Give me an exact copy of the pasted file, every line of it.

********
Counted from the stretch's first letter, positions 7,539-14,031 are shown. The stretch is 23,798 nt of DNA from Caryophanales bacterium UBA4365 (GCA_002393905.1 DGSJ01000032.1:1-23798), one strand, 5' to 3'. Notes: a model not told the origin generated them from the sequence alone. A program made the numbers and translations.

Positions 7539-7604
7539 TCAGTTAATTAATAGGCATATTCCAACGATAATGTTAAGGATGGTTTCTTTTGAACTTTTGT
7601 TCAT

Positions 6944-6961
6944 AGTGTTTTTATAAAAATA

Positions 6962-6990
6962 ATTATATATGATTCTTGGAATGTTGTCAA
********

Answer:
Counted from the stretch's first letter, positions 7,539-14,031 are shown. The stretch is 23,798 nt of DNA from Caryophanales bacterium UBA4365 (GCA_002393905.1 DGSJ01000032.1:1-23798), one strand, 5' to 3'. Notes: a model not told the origin generated them from the sequence alone. A program made the numbers and translations.

Positions 7539-7604
7539 TCAGTTAATTAATAGGCATATTCCAACGATAATGTTAAGGATGGTTTCTTTTGAACTTTTGT
7601 TCAT

Positions 6944-6961
6944 AGTGTTTTTATAAAAATA

Positions 6962-6990
6962 ATTATATATGATTCTTGGAATGTTGTCAA